Batenbury and Das out of VU University Amsterdam have an original paper in JMIR “Emotional Coping Differences Among Breast Cancer Patients From an Online Support Group: A Cross-Sectional Study”. The authors had 184 Dutch breast cancer patients complete a questionnaire examining activity in peer online support community. They wanted to determine if the effects of online support group participation is driven by patients’ ability to cope or not with their reflection on the disease.
The conclusion: breast cancer patients individual coping style drove their participation in online communities. Those who coped less actively had a lower sense of psychological well-being then patients who were actively coping.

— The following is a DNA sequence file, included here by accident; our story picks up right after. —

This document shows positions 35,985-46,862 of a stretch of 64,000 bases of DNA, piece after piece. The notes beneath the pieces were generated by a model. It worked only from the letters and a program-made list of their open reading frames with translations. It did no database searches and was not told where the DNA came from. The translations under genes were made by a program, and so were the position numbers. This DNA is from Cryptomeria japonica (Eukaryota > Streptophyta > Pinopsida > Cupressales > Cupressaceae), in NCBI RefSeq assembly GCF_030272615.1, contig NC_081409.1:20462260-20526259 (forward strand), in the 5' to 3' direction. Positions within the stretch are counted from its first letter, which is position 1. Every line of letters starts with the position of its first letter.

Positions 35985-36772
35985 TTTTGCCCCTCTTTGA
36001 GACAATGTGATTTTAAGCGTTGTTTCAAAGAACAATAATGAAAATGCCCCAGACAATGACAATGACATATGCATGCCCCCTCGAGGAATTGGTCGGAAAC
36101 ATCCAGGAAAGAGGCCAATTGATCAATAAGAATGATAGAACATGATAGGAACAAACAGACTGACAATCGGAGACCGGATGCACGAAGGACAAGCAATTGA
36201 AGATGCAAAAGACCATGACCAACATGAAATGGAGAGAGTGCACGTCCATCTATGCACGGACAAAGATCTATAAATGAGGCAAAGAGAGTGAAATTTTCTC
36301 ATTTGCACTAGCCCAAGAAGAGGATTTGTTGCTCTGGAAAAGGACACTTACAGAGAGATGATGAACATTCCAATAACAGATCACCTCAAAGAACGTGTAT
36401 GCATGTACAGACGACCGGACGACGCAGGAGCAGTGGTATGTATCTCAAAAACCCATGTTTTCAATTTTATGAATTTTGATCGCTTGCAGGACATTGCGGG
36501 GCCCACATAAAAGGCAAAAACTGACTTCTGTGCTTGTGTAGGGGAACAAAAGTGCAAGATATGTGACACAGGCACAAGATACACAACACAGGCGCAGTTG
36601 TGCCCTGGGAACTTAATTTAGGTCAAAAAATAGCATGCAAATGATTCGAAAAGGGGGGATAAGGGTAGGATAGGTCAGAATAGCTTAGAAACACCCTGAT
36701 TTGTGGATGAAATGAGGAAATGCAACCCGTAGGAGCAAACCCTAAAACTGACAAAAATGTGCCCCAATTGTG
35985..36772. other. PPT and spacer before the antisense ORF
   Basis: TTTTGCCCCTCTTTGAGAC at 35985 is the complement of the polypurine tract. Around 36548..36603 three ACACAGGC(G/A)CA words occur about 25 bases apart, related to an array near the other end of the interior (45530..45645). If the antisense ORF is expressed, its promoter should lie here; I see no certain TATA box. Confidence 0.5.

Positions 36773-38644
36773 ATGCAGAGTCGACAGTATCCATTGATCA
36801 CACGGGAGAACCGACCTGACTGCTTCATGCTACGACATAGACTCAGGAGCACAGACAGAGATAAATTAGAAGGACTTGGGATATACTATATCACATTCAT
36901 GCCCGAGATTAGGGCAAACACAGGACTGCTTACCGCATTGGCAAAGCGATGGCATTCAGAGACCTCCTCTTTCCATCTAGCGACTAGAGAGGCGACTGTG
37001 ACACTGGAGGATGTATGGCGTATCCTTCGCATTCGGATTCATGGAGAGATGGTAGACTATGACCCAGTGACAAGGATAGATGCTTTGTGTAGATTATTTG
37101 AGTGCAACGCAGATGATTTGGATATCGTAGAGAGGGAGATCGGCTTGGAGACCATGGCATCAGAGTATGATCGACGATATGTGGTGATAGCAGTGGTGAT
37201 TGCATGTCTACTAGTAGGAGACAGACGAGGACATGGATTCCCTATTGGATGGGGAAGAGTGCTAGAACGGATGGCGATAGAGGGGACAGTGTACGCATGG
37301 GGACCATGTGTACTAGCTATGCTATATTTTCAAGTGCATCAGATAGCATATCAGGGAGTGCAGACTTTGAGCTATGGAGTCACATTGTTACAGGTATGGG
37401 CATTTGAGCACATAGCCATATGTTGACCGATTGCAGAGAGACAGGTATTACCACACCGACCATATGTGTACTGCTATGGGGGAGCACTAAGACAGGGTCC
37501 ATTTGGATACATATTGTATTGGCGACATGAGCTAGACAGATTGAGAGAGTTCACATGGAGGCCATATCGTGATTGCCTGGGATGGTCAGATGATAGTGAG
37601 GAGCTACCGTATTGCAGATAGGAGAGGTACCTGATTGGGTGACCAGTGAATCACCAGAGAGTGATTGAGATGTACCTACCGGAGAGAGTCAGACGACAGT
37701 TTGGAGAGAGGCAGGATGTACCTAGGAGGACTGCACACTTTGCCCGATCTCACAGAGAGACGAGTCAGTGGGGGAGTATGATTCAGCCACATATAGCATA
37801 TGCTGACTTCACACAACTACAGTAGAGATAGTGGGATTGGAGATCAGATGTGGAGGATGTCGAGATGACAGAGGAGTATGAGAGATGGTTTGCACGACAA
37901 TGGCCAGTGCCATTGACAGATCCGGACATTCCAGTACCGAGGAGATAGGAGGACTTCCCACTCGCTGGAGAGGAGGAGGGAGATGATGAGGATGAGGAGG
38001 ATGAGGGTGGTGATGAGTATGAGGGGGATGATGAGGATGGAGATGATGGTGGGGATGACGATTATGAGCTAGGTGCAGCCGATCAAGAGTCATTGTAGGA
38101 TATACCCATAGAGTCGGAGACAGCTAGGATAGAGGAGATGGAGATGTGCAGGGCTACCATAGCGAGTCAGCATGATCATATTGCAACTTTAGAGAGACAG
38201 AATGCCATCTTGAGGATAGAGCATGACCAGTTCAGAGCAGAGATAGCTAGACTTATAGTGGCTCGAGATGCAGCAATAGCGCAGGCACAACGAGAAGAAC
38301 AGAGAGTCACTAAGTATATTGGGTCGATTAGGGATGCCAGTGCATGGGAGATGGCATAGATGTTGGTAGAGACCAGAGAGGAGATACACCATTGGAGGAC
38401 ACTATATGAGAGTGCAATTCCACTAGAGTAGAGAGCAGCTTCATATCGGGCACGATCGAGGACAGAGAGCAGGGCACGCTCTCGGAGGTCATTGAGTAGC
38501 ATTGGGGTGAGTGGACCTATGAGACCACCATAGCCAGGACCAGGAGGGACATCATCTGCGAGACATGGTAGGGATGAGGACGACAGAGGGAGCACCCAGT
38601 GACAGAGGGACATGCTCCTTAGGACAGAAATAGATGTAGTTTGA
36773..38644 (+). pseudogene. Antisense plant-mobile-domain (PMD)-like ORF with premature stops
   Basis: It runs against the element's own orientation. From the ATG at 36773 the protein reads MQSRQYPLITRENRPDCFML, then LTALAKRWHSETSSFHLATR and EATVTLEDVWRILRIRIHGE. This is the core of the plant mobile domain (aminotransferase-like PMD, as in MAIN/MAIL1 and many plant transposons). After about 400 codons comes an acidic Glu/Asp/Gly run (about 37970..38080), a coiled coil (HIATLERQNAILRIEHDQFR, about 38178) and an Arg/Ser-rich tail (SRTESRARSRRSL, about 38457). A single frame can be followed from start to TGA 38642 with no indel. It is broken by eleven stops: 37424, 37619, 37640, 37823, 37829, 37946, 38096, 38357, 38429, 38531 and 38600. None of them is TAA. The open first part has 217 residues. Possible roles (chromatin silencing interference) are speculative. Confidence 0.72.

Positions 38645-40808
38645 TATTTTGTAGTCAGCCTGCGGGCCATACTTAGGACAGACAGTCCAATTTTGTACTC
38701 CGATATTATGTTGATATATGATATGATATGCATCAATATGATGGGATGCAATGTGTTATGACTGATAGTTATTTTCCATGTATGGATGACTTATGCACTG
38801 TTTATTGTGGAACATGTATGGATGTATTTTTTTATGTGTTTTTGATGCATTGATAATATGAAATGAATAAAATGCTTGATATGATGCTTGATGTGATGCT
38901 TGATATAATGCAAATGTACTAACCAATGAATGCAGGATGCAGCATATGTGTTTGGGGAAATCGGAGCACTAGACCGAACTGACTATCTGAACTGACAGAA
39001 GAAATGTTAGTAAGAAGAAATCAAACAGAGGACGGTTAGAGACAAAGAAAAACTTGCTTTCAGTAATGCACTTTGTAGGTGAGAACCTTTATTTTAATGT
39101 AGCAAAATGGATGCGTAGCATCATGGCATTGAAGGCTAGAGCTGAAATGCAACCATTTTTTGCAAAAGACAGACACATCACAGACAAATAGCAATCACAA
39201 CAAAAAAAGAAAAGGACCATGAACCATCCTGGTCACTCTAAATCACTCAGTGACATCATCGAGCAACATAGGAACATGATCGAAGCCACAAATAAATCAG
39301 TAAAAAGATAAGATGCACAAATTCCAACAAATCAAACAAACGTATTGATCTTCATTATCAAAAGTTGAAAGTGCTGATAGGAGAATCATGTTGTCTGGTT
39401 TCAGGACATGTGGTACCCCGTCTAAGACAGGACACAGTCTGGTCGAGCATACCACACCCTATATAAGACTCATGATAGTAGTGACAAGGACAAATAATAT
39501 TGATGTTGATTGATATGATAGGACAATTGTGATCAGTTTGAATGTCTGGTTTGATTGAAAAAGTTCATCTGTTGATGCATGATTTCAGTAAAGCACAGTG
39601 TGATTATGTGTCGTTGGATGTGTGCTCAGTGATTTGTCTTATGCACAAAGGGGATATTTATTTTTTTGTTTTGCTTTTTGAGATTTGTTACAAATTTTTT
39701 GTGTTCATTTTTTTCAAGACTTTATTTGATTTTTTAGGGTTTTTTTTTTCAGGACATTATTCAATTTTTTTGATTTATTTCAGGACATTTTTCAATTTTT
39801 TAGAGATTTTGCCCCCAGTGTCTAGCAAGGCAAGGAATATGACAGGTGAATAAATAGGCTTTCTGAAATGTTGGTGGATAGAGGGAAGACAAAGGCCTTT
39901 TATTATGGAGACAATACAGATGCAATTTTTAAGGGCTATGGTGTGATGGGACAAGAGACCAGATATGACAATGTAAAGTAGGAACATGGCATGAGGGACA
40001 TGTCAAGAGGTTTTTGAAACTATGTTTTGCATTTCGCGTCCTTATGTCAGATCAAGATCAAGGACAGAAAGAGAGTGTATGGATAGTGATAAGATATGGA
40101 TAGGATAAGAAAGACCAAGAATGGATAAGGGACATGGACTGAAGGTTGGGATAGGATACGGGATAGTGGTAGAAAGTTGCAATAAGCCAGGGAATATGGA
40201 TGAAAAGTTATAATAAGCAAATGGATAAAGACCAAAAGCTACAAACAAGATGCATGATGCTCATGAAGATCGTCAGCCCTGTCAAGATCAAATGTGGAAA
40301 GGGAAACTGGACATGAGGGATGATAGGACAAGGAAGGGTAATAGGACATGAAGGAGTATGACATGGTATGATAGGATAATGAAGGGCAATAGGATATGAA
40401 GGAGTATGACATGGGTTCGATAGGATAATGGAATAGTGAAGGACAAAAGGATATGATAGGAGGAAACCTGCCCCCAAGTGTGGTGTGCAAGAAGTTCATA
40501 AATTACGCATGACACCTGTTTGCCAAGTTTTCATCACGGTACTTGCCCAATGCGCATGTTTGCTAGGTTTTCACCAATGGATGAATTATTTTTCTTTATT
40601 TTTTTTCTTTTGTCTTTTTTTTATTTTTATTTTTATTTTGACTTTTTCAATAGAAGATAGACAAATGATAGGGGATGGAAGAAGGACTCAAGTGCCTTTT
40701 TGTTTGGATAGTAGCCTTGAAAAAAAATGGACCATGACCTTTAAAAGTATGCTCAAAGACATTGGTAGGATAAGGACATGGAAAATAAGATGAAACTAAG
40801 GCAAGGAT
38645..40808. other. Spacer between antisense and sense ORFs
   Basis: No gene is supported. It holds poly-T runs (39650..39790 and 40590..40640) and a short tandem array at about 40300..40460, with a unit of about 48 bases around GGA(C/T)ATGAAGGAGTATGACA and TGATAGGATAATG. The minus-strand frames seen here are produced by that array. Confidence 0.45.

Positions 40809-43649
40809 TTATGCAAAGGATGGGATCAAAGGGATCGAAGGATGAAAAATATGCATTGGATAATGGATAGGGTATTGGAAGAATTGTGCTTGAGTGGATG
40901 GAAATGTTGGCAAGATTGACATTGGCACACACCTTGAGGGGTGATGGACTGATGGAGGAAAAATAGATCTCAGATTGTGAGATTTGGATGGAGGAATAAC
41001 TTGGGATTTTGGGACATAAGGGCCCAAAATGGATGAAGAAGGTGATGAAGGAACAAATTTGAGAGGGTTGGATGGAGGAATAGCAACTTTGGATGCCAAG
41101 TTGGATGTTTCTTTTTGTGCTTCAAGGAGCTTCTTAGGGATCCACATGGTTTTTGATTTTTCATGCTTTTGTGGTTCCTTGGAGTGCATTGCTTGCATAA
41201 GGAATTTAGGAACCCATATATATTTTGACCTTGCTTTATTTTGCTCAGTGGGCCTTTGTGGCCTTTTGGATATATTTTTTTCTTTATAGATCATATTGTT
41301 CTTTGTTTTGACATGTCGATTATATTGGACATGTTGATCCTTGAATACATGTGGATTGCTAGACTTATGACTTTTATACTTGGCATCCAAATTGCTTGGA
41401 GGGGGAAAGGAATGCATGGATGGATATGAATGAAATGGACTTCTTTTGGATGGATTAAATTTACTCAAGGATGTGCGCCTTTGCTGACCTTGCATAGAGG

A potential explanation for the negative relation between the intensity of online participation and breast cancer-related concerns among patients with a more avoidant coping style is that these patients may be less able to cope with the negative content on online forums; they may be overwhelmed by the sad and frightening stories from patients in the same conditio
This fits with my first time experience as a caregiver for Donna going online through a local organization. I signed up and went to the lung cancer group. I nearly lost my dinner. The stories and posting about the horrific nature of the disease and treatment left me cold and broken. Subsequently when I was working with a counselor I was told nearly word for word what is above. I’m pleased to see the data supporting the anecdotal reporting.